The near and the far

Croatia, Macedonia and Turkey: different timetables and processes for membership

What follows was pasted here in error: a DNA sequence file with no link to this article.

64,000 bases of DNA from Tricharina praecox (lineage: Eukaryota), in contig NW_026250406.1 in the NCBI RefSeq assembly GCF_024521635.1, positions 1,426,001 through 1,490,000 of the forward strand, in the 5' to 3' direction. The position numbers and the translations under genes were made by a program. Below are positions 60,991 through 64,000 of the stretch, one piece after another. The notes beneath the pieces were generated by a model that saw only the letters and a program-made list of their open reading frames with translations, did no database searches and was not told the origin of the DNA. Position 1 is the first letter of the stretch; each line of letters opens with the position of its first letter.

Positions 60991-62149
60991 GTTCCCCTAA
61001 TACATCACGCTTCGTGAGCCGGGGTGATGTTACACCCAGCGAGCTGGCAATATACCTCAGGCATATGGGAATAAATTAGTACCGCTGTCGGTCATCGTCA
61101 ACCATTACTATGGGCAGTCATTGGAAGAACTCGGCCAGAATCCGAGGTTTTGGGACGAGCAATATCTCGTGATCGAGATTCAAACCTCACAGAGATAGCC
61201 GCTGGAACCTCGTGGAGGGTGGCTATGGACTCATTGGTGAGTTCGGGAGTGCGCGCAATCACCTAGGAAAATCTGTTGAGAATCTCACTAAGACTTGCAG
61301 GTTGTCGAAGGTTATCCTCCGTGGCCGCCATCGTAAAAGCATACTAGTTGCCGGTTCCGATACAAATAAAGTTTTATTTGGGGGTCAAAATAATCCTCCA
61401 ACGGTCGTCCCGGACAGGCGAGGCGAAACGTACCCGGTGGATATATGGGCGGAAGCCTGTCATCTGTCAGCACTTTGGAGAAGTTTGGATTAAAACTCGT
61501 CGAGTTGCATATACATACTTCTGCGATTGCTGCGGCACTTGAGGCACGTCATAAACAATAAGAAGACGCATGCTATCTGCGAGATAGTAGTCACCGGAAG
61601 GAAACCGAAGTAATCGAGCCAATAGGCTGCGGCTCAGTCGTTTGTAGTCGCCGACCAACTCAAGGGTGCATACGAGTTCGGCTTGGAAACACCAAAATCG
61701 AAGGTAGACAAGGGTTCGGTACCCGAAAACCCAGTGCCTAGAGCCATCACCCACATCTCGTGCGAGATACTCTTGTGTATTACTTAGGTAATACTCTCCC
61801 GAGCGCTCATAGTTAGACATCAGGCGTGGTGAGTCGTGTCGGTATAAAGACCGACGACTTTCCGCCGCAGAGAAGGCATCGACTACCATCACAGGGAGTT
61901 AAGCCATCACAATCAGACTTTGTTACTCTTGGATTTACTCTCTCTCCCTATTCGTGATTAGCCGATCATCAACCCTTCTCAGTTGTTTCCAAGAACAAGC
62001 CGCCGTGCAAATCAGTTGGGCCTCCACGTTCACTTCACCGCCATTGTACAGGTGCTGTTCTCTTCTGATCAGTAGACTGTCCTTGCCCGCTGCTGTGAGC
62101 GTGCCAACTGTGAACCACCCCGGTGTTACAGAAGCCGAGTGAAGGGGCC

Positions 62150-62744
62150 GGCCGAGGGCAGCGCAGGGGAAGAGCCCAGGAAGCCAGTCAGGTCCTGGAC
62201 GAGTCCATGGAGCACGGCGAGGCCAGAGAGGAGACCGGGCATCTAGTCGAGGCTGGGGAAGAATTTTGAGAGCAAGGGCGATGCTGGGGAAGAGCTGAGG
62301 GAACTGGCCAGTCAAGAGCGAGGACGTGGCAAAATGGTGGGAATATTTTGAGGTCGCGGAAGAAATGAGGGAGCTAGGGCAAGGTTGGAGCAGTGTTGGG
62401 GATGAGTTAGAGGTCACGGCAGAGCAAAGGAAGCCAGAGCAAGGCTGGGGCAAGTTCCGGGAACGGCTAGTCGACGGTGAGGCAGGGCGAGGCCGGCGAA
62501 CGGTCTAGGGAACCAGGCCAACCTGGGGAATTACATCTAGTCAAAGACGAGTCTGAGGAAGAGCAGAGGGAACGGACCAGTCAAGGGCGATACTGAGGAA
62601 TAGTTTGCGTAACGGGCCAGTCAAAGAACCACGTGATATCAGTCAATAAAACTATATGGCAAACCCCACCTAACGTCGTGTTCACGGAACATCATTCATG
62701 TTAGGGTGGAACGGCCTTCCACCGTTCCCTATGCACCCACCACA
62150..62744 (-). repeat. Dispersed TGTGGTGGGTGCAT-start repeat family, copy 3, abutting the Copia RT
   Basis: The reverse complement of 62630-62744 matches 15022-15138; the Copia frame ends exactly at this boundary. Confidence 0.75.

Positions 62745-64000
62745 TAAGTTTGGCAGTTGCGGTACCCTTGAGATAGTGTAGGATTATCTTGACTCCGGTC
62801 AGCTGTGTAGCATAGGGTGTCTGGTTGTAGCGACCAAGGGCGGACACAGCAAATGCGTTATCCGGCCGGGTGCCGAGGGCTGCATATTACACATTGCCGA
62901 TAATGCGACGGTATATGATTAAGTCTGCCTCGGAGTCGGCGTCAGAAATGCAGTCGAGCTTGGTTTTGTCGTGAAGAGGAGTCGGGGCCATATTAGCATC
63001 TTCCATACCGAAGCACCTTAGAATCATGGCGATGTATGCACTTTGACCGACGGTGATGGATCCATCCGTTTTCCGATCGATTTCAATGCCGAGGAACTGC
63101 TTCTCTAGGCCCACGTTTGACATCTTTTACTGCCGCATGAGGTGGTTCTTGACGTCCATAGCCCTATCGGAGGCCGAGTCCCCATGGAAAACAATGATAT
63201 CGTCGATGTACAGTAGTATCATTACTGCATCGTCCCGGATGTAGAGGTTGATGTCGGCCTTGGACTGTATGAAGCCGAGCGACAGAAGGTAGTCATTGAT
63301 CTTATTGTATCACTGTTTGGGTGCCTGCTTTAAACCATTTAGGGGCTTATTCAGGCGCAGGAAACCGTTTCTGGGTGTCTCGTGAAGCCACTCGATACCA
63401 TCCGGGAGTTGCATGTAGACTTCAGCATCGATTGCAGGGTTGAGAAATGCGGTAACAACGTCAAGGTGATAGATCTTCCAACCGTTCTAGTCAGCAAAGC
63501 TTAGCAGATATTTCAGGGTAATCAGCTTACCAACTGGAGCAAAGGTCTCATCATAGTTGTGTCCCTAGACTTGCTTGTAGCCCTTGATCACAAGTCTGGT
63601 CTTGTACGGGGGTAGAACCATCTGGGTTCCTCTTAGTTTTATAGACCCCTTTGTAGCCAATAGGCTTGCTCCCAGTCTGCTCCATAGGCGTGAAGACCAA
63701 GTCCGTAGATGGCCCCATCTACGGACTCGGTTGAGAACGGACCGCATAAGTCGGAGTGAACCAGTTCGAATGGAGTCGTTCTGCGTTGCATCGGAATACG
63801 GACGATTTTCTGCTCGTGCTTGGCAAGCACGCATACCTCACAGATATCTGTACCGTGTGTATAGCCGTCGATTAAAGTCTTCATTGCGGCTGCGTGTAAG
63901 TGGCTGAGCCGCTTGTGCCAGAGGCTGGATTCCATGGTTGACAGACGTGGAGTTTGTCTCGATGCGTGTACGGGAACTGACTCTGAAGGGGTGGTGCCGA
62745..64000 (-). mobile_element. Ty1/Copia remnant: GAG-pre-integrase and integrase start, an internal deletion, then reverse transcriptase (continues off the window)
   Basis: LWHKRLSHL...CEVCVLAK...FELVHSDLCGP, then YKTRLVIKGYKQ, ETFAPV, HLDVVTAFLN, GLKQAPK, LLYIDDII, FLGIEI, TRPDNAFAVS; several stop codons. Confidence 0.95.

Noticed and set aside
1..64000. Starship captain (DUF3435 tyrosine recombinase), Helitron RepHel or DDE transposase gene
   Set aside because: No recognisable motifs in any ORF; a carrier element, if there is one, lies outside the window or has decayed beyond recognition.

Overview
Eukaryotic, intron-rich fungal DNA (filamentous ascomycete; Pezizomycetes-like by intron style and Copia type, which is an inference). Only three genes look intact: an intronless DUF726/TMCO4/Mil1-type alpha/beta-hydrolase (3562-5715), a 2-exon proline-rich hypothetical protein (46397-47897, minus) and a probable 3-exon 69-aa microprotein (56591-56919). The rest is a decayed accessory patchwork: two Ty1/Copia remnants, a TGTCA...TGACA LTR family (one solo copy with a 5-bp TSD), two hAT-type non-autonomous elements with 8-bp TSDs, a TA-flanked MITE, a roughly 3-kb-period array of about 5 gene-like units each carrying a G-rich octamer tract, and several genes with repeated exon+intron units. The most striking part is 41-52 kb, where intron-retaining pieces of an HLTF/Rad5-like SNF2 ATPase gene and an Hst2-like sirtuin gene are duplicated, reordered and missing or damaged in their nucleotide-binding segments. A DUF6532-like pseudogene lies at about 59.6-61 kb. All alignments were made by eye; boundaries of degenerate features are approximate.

Proceeding with the negotiations, but with caution; demanding full compliance with the membership criteria (fixed at Copenhagen in 1993); and monitoring the EU’s real “capacity for integration”: in this light the European Parliament verified, during its last plenary (Strasbourg, 8-11 February), the state of progress of the dossiers of Croatia, the former Yugoslav Republic of Macedonia and Turkey. As far as Croatia is concerned, the negotiations could be concluded by the end of this year, with a view to full membership from 2011 or 2012. As for Macedonia, the European Council is now asked to discuss the opening of negotiations, while in the case of Ankara the doubts prevail over the certainties.Zagreb is on the right road. The debate in the European Parliament (EP) took place in the presence of Stefan Füle, new Commisioner for Englargement, and Diego López Garrido, representative of the Council, and in the light of the three reports prepared by the foreign affairs committee, drafted respectively by MEPs Hannes Swoboda (Croatia), Zoran Thaler (Macedonia) and Ria Oomen-Ruijten (Turkey). The debate led to the emergence of a “cross party” political majority substantially favourable to the continuation of the EU enlargement process, even though many problems, reservations and concerns were raised. The EP maintains, in the case of Croatia, that the negotiations “can be concluded in 2010”; a successful outcome of Croatia’s membership application would also give “a positive impulse to the process of integration of the rest of the region of the western Balkans into Europe”. Justice and frontiers. The message sent to the government of Zagreb is however clear: it is asked to “cooperate fully” with the International Criminal Court for the former Yugoslavia, permitting the Court’s access to the documents to be used in the trials for war crimes. The accord reached between Slovenia and Croatia in September 2009 on procedures for the settlement of the border dispute between the two countries, however, “has given an impulse to the opening of all the remaining chapters and to a rapid advancement of the negotiations”. Some “bilateral relations” with neighbouring states also remain to be resolved. The report lists them: restitution of properties confiscated during the Second World War and under the Communist regime; demarcation of frontiers; protection of refugees; and extradition of citizens in cases of war crimes and crimes against humanity.Opening negotiations with Skopje. The EP expressed its satisfaction for the progress made by Macedonia, for which the Commission has already recommended the opening of membership negotiations. MEPs ask that the go-ahead be given as early as the summit of heads of state and of government of the 27 scheduled for the end of March. Remarking that the question of the name of the Balkan republic still remains open (“Macedonia” not being accepted by Greece), the EP invites Athens and Skopje to “redouble their efforts at the highest level to find a satisfactory solution for both sides”, operating “under the auspices of the United Nations” and through the assistance of the EU itself in the negotiating process.Ankara remains far away… On the EU’s relations with Turkey MEPs made various objections, considering that progress had stalled and reiterating the reforms that Ankara would have to undertake to enter the Union. That’s why the Parliament recalls that “the opening of negotiations in 2005 represented a point of departure of a long-term and open-ended process”. MEPs further pointed out that some of the provisions contained in the accord of association between the EU and Turkey have not yet been implemented, and that this risks compromising the whole negotiation process. But the objections raised more widely concern the role played and the power exerted by the army within Turkish democracy; relations with Cyprus; and the safeguard of minorities, with specific reference to the Kurds. On the other hand, MEPs “appreciate the diplomatic efforts undertaken to normalize relations with Armenia” and recognize “the role played by Turkey in regional security” between the Black Sea and the Middle East.The rights of women and of minorities. During the debate in the chamber, some speakers once again raised the question of inadequacies in the defence of the rights of women, workers and trades unions, ethnic and religious minorities in the country that straddles the continents of Europe and Asia. Yet the EP judges positively Turkey’s signing of the intergovernmental accord on the Nabucco gas pipeline, “whose application – says the report adopted in the EP – remains one of the top priorities of the European Union in terms of energy security”. That’s why MEPs ask for the opening of the chapter on energy of the membership negotiations. At the present time 12 of the 35 negotiating chapters have been opened; the most recent, that on environmental issues, was opened in December 2009.

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